how wet should compost be

We all know that water is the essential building block of life. Microbes need plenty of water, just like us, to keep healthy.

However, there is a balance that needs to be maintained. Too much water will drown your microorganisms, too little will dehydrate them.

In either case, your microbes will stop decomposing and instead focus on survival, which means that your compost production will slow or cease all together.

For best results, your compost should feel like a well-wrung sponge.


Finally, your microbes need to breathe to do their work. Oxygen is essential for the proper function of microbe cells. The harder your microbes are working, the more oxygen they will consume.

Oxygen is added by simply keeping your compost pile loose. When your pile is new, your microbes will have access to plenty of oxygen. However, as your compost ages, it will begin to compact, and spaces for oxygen will become limited.

You don’t need to add anything to your compost pile at this point, just make sure your pile is well turned. This can be accomplished using a compost fork, shovel or compost aerator.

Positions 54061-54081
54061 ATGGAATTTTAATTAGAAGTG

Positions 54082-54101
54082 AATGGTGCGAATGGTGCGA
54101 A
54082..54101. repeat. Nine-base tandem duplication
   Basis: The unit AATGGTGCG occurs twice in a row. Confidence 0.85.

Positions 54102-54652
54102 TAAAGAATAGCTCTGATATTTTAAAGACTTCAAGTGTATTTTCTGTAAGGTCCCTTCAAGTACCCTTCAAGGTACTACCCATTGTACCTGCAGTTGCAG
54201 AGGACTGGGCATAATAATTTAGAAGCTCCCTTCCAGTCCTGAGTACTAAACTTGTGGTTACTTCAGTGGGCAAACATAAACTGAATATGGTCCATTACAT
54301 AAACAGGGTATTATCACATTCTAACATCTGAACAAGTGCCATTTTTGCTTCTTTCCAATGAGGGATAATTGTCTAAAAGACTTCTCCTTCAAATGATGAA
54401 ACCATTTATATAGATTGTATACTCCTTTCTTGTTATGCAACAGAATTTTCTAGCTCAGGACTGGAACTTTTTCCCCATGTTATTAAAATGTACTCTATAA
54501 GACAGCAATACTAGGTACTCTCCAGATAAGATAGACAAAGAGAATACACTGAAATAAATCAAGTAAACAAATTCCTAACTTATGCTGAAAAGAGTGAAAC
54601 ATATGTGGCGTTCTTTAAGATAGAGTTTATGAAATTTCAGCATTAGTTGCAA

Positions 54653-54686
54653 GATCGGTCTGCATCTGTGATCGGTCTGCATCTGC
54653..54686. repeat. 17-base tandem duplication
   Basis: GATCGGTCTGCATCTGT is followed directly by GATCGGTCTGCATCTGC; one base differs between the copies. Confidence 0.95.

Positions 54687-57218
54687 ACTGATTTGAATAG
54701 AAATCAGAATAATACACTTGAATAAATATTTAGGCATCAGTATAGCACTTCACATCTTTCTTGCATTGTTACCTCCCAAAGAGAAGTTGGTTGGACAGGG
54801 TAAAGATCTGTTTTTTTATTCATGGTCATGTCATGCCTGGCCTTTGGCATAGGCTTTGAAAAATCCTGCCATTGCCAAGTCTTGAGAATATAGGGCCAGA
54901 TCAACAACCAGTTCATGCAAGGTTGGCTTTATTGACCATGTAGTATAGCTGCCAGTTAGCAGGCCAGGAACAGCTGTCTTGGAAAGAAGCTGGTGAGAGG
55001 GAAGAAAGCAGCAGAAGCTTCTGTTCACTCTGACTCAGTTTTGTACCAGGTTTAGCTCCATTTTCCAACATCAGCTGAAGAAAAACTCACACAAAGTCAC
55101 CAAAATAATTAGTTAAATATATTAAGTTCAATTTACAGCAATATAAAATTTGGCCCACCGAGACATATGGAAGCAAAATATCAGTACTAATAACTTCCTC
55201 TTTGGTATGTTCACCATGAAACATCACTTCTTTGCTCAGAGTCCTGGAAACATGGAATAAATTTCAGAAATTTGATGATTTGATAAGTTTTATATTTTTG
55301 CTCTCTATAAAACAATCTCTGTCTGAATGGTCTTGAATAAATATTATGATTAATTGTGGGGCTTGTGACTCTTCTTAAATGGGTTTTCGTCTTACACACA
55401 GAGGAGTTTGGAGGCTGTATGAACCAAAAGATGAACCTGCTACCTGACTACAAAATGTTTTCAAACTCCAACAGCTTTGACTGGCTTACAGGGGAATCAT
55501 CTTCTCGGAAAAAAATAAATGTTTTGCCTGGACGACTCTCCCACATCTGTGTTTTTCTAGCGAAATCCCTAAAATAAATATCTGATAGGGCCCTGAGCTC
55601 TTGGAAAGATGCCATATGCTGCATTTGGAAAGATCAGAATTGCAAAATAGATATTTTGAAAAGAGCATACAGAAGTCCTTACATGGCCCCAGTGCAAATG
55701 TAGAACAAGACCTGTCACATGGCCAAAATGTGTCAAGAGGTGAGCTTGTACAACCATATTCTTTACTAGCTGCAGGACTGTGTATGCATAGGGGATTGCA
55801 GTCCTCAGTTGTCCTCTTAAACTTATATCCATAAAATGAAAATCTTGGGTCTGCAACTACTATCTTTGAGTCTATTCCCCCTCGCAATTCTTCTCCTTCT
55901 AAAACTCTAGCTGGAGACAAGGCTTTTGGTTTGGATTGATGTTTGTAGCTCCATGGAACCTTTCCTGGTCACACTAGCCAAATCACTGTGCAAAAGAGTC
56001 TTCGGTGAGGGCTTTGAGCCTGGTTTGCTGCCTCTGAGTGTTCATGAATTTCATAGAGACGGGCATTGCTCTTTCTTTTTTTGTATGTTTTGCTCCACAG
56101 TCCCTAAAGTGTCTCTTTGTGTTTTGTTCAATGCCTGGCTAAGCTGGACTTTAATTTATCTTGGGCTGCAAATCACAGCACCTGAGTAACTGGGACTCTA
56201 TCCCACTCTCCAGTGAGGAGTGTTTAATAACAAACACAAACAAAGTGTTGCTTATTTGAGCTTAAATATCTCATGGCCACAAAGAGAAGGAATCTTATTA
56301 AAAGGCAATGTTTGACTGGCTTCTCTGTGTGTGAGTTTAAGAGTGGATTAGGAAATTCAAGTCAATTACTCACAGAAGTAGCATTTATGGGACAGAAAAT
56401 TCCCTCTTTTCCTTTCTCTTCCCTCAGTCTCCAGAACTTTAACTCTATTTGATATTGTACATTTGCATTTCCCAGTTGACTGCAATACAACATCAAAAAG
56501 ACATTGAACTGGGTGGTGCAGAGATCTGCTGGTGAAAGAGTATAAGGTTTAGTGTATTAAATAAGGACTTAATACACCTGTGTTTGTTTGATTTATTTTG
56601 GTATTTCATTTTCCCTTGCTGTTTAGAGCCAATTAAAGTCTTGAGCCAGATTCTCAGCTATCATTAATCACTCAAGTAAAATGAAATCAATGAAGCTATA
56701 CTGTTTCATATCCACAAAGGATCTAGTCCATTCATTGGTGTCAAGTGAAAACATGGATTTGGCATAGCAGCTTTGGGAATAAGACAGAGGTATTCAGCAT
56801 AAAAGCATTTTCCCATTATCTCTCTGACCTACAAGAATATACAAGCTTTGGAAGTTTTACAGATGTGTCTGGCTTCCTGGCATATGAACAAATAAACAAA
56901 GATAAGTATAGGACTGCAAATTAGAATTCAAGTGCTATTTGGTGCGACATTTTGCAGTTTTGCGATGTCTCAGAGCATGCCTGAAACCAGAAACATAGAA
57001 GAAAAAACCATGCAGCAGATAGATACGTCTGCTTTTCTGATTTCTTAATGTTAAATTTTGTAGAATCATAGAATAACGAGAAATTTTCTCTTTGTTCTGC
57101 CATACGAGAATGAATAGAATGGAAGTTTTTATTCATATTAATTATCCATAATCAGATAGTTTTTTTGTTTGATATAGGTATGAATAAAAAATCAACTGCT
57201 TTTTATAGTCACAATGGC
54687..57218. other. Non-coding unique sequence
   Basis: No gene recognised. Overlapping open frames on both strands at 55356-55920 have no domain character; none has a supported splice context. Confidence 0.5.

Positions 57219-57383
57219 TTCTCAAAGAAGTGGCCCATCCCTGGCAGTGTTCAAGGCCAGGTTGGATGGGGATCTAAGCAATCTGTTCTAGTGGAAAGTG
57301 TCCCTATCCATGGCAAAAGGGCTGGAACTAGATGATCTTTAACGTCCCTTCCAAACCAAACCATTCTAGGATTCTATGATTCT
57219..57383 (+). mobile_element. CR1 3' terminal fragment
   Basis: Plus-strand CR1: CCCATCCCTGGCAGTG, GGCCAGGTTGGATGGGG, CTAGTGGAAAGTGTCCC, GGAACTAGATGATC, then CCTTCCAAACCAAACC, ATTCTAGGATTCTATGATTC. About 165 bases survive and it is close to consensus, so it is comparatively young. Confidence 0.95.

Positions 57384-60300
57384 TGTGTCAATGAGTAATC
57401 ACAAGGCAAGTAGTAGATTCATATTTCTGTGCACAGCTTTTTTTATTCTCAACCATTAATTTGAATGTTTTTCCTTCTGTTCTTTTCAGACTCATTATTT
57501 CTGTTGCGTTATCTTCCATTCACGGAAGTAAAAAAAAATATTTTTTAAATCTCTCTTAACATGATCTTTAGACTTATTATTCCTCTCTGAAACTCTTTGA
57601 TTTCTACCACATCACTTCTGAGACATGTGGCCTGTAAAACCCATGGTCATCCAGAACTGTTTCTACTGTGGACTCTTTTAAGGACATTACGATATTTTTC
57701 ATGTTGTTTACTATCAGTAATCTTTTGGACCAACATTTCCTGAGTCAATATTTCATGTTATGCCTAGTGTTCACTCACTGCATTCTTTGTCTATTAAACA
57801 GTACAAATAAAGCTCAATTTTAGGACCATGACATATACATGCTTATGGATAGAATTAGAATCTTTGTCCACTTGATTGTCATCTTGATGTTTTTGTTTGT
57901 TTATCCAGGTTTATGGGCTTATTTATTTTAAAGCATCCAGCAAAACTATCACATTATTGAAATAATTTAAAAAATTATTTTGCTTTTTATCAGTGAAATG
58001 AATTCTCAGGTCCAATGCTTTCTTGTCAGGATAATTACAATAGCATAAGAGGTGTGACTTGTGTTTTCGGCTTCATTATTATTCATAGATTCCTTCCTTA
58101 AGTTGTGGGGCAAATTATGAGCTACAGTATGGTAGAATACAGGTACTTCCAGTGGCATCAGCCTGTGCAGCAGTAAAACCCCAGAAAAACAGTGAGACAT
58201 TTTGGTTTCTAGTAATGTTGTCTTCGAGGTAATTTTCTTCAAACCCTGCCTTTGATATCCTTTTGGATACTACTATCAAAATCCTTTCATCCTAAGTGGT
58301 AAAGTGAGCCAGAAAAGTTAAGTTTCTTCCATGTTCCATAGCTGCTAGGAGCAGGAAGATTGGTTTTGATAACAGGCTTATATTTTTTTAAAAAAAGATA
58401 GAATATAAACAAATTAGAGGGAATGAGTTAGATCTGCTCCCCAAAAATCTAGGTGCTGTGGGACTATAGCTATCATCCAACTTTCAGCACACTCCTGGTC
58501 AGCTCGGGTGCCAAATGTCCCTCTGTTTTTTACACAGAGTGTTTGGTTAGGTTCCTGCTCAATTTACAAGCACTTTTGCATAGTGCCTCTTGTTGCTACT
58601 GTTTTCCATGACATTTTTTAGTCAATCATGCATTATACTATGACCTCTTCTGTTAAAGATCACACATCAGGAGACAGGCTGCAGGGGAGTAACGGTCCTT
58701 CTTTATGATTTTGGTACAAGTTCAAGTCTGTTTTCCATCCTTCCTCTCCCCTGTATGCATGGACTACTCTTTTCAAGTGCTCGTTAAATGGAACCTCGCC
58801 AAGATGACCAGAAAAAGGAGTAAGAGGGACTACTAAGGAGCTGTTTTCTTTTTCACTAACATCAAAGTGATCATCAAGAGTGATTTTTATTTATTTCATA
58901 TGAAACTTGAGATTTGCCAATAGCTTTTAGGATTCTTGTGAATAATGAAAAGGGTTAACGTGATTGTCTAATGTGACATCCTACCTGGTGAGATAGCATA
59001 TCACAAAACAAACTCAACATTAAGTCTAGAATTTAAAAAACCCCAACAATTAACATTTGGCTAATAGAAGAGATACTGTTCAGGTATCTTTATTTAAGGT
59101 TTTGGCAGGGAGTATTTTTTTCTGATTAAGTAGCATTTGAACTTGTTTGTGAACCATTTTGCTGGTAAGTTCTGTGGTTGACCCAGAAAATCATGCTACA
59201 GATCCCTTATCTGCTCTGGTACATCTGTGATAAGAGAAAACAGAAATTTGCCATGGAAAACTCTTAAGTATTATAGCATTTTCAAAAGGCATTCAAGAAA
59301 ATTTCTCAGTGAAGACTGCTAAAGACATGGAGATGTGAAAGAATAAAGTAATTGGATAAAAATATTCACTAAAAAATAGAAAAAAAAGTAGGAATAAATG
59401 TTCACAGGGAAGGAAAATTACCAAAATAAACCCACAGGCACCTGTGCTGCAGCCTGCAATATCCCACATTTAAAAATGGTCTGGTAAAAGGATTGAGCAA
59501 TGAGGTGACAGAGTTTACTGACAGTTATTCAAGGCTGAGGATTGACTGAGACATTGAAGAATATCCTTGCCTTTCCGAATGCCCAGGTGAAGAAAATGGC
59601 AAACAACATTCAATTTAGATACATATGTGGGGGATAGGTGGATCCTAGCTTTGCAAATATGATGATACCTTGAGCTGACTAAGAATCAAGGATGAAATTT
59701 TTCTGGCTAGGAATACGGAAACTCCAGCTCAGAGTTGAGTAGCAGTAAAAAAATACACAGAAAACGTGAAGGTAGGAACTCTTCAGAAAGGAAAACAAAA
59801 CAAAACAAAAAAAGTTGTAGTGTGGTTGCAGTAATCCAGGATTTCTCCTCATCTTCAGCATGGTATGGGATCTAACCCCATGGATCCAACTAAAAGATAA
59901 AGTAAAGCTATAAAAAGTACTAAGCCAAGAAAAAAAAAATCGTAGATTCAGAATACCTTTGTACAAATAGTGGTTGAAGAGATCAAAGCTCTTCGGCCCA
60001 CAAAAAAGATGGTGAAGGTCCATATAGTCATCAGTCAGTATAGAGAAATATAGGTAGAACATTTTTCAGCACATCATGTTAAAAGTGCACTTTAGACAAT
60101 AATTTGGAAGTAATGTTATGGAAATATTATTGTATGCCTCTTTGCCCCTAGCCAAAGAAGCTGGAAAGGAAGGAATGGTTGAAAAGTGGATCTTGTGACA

compost tumbler can make this task easier much easier.

Why Is Composting Important?

Benefits of composting

Composting provides a variety of benefits for our planet as well as your yard. On the grandest scale, it is a practical way to help offset our carbon footprint. On a much smaller scale, it beautifies and nourishes our lawns and gardens.

From the standpoint of your home and yard, compost provides a natural way to improve soil health. As your plants grow, they consume nutrients like nitrogen, carbon, oxygen and phosphorus from the soil. All of these are essential for your lawn, vegetables, and flowers to be healthy.

However, these nutrients don’t end up there on their own, and if they are depleted from the soil, your plants won’t grow as well, or produce as much.

While you can buy synthetic fertilizer to put on your gardens, and it can be a quick and simple answer to feeding your lawn or gardens, synthetic fertilizers pollute soil and seep into our waterways.

Compost is the best alternative to synthetic fertilizers. It provides all of the nutrients that your lawn, gardens and flowers might need – and unlike chemically-produced fertilizers, compost is beneficial to the environment.

Compost not only amends your soil with great, easily accessible nutrients for your plants, but it also replenishes the soil with essential microbes that will break down other plant material, like tree leaves or grass thatch, releasing more nutrients into the soil.